ARC Theatre Company is currently presenting MARTYR by Marius Von Mayenburg and translated by Maja Zade. Directed by Rob Kempson, MARTYR tells a poignant story about finding the balance between science and religion in the modern world. With an impressive cast and unique staging, MARTYR is a great production to welcome you back to the theatre in 2023.

            MARTYR is about a teenager named Benjamin who seemingly one day decides that he’s going to be devoutly religious, to the point of essentially being a Bible literalist. He’s suddenly quoting scripture to his mother at home, disrupting class, even talking back to the Vicar at the Church. We watch as his educators, mother, and classmates attempt to navigate and explore this new version of Benjamin and how they fit into his new world view. Never really knowing what he’ll do from one scene to the next, MARTYR certainly had me at the edge of my seat throughout.

The Native Earth’s Aki Studio Theatre is transformed into a theatre in the round for this production of MARTYR. It was the first time I was able to experience the space being used this way and I thought it was a perfect way to stage this play. The actors being in full view of the audience both on and off stage gives the feeling of us being a congregation: a united audience witnessing the spectacle that is Benjamin’s proselytizing. Considering he speaks as if giving a sermon both in public and in private, and most scenes have only one or two characters on stage, it seems only fitting that he has a full audience viewing him at all times.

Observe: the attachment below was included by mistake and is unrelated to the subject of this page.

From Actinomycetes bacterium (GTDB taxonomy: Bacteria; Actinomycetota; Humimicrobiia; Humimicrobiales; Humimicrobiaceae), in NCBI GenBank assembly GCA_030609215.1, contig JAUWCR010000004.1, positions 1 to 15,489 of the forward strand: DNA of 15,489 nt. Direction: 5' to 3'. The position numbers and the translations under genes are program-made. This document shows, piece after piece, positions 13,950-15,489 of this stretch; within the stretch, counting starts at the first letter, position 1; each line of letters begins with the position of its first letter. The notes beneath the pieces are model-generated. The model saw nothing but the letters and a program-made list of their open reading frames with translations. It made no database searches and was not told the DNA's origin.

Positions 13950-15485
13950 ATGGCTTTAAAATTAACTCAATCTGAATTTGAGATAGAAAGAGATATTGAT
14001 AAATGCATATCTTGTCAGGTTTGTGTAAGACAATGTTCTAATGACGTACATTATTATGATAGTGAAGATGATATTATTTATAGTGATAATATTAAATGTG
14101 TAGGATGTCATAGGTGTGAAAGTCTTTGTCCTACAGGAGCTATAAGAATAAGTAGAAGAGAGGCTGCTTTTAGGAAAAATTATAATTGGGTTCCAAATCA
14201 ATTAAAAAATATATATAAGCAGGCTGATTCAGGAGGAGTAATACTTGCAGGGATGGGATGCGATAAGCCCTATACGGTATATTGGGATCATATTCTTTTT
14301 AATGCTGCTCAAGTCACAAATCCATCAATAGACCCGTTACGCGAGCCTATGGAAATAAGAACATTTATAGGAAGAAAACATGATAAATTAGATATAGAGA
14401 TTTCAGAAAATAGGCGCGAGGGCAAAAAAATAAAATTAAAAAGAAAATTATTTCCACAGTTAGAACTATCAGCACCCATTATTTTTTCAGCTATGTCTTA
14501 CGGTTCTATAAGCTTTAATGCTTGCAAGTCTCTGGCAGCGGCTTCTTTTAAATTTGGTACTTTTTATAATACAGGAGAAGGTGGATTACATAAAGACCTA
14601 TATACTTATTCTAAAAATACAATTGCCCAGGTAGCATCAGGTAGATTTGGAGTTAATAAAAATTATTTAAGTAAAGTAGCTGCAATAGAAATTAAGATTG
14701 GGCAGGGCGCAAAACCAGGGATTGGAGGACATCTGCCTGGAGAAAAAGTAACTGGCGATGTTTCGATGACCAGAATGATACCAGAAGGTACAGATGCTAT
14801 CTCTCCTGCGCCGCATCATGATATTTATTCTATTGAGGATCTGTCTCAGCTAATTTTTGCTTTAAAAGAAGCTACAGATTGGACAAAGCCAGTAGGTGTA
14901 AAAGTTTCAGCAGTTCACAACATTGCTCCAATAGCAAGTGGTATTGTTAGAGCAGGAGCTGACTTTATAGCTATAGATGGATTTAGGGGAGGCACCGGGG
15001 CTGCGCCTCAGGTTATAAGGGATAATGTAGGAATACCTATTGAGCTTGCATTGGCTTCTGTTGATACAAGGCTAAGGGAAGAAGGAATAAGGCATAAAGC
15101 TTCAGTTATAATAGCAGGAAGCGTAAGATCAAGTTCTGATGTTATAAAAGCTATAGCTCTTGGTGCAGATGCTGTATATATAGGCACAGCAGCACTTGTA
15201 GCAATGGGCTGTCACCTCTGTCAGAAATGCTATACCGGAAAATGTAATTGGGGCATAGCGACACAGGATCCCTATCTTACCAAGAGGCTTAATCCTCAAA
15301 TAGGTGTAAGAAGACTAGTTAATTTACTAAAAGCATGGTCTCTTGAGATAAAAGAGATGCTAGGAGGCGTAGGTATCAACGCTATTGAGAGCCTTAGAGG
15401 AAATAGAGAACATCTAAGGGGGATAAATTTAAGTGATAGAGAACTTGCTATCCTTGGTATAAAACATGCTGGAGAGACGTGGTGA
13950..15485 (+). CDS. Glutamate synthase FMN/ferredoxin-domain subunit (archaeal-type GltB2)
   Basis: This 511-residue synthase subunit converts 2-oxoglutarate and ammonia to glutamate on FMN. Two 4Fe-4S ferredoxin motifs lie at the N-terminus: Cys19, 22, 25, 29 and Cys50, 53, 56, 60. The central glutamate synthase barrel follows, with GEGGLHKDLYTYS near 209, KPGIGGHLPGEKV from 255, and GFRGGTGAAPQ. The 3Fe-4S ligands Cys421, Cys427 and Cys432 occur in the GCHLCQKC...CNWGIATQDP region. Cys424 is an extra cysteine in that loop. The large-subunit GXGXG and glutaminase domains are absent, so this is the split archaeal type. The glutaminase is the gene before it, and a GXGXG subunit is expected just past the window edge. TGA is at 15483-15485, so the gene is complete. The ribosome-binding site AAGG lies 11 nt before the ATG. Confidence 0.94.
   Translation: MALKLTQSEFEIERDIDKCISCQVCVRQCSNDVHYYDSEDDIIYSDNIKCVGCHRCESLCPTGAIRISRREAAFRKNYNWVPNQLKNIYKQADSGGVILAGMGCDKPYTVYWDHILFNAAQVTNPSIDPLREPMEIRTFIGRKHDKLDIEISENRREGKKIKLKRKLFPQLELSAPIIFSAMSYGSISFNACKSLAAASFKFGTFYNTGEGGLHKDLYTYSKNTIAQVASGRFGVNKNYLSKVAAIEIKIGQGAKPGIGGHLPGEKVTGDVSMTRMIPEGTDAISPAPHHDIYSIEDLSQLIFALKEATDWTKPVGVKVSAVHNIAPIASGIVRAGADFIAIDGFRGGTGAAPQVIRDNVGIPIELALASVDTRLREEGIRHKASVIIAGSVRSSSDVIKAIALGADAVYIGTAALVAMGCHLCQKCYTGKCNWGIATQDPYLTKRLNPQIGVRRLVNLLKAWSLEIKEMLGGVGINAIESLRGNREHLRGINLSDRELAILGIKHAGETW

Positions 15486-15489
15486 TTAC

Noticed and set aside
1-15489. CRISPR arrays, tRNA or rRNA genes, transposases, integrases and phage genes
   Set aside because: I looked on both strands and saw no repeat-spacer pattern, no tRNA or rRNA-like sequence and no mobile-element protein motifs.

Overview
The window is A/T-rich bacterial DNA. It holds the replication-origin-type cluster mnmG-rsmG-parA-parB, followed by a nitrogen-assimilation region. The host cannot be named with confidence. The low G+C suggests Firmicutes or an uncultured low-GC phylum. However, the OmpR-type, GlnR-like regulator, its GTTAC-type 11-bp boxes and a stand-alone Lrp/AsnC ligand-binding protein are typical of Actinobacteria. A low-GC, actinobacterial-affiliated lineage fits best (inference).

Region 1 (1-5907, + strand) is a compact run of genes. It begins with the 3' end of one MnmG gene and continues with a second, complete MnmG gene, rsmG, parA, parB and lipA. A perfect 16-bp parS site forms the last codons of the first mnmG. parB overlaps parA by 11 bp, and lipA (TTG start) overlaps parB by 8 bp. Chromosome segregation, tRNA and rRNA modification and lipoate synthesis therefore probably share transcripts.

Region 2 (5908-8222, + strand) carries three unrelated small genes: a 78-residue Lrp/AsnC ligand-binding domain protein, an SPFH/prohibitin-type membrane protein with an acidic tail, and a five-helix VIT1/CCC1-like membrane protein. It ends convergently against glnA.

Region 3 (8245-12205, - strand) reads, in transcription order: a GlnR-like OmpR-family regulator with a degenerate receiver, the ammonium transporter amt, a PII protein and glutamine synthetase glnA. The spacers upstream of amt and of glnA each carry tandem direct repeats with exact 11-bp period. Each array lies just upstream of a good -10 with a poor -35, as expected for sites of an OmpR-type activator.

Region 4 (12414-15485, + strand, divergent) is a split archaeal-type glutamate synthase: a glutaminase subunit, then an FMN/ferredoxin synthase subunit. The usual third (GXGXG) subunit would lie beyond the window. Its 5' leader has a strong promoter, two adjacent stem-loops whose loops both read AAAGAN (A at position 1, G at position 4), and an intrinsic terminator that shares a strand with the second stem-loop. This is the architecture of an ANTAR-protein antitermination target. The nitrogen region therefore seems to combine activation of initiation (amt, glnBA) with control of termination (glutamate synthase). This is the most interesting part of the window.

Nabil Traboulsi brilliantly brings Benjamin to life in this production of MARTYR. He gives the character a genuine passion and fervour synonymous with the type of religious fanatic Benjamin is becoming. Another stand-out performance in this cast is given by Aviva Armour-Ostroff, who plays Erica White, the school’s guidance counsellor. Witnessing her battle the system on every side: from a misogynistic principal (played by Ryal Allen) to dealing with Benjamin’s disruptions in class, to her own partner (played by Richard Lee) dismissing the seriousness she feels the situation with Benjamin warrants, Ms. White is a woman against the world and you certainly feel it. Armour-Ostroff’s delivery of the final monologue of the play was riveting and beautiful, I was blown away by her performance. Benjamin’s classmates are played by Adriano Reis, who gives a heartbreakingly vulnerable performance as George, and Charlotte Dennis who plays the popular girl Lydia. I loved the contrast in how they treat Benjamin as they are subjected to his new-found obsession: following and seducing, always testing his boundaries one way or another. Deborah Drakeford and Ryan Hollyman round out the cast as Benjamin’s mother Ingrid and Vicar Menrath, both of whom try valiantly to understand what’s happening with the young man and how they can get him on the right path. These actors were outstanding; they made me feel so invested in what was going to happen to them next.

            MARTYR is an intense and thought-provoking piece of theatre that you simply must see! For more information and tickets, visit: MARTYR | ARC (

Aviva Armour-Ostroff and Nabil Traboulsi

Photographer: Sam Moffatt

Set and Costume Designer: Jackie Chau

Lighting Designer: Michelle RamsayAssistant Lighting Designer: Za Hughes


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